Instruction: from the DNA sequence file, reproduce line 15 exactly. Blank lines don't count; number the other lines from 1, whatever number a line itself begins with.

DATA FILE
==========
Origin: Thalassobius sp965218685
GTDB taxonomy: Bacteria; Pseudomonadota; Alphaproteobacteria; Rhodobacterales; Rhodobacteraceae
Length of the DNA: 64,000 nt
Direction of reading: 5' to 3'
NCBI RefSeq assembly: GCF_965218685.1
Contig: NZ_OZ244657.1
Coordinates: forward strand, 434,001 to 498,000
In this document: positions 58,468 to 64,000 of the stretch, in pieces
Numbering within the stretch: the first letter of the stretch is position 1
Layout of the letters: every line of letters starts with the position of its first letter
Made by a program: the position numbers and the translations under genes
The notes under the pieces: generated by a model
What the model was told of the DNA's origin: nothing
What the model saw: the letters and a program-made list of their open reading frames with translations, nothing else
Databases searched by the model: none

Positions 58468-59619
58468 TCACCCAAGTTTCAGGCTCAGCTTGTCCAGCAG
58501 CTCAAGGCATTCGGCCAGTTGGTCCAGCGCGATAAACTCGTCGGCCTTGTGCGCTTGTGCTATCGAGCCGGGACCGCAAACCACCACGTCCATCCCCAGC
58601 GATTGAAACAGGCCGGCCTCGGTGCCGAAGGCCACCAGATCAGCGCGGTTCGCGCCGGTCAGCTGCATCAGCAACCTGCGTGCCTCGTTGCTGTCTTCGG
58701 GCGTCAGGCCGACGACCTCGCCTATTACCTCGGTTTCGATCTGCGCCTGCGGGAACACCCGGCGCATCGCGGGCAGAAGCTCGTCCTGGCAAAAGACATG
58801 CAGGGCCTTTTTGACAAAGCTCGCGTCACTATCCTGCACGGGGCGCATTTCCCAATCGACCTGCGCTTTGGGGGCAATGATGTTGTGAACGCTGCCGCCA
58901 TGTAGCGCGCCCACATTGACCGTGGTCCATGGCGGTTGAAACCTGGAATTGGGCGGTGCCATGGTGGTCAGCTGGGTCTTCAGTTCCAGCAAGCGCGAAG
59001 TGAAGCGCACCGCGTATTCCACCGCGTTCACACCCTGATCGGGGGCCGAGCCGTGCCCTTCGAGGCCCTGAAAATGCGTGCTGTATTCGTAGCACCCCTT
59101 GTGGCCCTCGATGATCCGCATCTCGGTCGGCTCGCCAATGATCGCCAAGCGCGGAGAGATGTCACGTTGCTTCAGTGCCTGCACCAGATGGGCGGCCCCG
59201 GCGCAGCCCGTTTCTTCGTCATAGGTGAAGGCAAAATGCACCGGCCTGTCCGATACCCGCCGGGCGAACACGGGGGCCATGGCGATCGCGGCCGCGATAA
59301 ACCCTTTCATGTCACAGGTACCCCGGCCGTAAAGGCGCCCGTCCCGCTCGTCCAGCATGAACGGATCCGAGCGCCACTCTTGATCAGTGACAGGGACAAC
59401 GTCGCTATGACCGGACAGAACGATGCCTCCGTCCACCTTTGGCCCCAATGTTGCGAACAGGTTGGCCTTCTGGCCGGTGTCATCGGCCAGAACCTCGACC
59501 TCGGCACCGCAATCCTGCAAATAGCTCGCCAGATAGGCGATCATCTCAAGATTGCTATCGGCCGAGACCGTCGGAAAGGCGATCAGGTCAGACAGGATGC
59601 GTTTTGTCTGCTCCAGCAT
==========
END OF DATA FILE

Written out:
Databases searched by the model: none